If you’re a fan of Outkast or Phantogram, listen up: Big Grams brings you a little bit of both, in an experimental new sound.
Big Boi – half of the Outkast duo, sans Andre 3000 – discovered Phantogram – the duo of Sarah Barthel and Josh Carter – in 2010, when he heard “Mouthful of Diamonds” on an internet popup ad, according to Rolling Stone. When he posted the song to his website, Barthel contacted him about it, which led to collaboration on his 2012 studio album, “Vicious Lies and Dangerous Rumors.” After working to produce three tracks on the album together, the magic was right for the birth of Big Grams.
"I linked up with Phantogram and it was just the chemistry while I was in L.A.," Big Boi told Rolling Stone in a 2015 interview. "I switched gears after we came off the Outkast tour, like, 'Why don't we put the [collaborative] record together?' We started working on it and it was like, 'Holy shit.' Why don't we do this first?"
Big Grams is a new-and-different vibe for both Big Boi and Phantogram – the project has a funky, experimental hip-hop feel to it, for which the trio has tapped the likes of Skrillex, 9th Wonder and Run the Jewels to create a unique blend of vocal ballad, rap and poptronica music styles. This isn’t a DJ mashup of Big Boi riffs over Phantogram melodies; this is a step into the unknown for both acts, with Barthel and Big Boi sharing the lyrical spotlight in an interesting intersection of vocal styles.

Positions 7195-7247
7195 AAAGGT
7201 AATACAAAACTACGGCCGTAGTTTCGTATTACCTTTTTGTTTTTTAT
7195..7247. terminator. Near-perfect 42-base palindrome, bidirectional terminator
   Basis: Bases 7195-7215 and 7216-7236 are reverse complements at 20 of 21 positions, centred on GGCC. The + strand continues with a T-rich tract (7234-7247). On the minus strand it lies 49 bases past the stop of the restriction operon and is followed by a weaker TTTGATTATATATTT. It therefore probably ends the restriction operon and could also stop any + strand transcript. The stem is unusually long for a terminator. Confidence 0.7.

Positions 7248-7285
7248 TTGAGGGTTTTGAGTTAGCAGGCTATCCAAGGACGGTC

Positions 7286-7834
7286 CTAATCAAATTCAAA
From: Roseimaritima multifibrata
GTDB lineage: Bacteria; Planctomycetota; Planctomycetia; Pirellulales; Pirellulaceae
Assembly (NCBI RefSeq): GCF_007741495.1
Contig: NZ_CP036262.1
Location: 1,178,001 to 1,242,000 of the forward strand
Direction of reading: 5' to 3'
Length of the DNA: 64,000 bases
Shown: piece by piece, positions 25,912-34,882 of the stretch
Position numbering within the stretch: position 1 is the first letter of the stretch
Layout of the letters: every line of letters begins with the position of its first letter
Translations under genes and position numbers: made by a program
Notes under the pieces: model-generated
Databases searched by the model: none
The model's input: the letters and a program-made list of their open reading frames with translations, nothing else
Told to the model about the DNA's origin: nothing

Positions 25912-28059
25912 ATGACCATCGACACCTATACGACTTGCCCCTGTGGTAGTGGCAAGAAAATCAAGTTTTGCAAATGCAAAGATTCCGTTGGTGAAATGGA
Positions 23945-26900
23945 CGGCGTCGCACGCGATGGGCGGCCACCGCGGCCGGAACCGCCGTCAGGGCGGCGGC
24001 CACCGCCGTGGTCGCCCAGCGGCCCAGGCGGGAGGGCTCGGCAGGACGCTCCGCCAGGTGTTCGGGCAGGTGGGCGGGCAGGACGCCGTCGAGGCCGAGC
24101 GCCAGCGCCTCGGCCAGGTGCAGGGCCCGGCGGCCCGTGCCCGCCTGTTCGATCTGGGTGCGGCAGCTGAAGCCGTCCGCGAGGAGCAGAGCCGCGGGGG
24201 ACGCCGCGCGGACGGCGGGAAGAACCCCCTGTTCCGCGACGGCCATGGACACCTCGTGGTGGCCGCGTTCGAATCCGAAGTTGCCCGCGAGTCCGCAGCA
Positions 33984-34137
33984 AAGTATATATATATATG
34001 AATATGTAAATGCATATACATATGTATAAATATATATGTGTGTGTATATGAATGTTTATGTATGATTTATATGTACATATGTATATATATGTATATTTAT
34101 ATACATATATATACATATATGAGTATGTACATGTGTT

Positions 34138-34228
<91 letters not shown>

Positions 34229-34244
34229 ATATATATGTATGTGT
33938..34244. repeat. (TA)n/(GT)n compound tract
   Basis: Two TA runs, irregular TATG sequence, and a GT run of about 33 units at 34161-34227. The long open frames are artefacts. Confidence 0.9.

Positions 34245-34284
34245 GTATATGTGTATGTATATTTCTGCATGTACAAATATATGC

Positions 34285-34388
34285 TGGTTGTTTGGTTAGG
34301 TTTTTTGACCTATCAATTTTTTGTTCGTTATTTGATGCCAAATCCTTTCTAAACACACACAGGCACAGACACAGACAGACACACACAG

Their EP focuses on a re-imagination of The Seven Deadly Sins, as explained on their website:
“The Seven Deadly Sins, also known as the Cardinal Sins, are the most severe, immoral acts that poor, fallen man can commit. Wrath, Greed, Sloth, Pride, Lust, Envy, and Gluttony are the transgressions that almost certainly guarantee the eternal doom of a soul. But what if these character flaws were celebrated, rather than condemned? What if you raised your symbol of self-idolatry proudly? With a trophy, even?”
And so, the seven tracks on Big Grams each speak in contrast to the context of The Seven Deadly Sins, characterizing the positive flipside to their doomsday nature. They explain each track of the album as:
Pride = “Lights On.” Maybe you just know your light shines brighter than everyone else.
Envy = “Fell in the Sun.” It could be that you realize you deserve the moon, stars and sun.
Lust = “Put it On Her.” Sometimes it’s too good to resist, and you gotta get it in.
Greed = “Goldmine Junkie.” Greed might drive you to do anything to get – and keep – the cash. It’s hard to break such a rich addiction.
Gluttony = “Born to Shine.” Some people were destined to sit at the table, but others weren’t.
Wrath = “Drum Machine.” Sometimes wrath manifests itself as a crazy beat that lets anybody who tried to come at you know what time it is.
Their album has climbed to #5 on Billboard’s US Top Rap Albums, and #9 on the US Top Alternative Albums, shether or not you’re in a sinning mood doesn’t matter – Big Grams is an intriguing intersection of mainstream talent that’s definitely worth a closer look. Catch them at Bunbury on Saturday, June 4th at 7pm, and grab this preview of their latest music before you come – it’ll put some gangster pep in your step, or whatever the cool kids are saying sweet music does these days.
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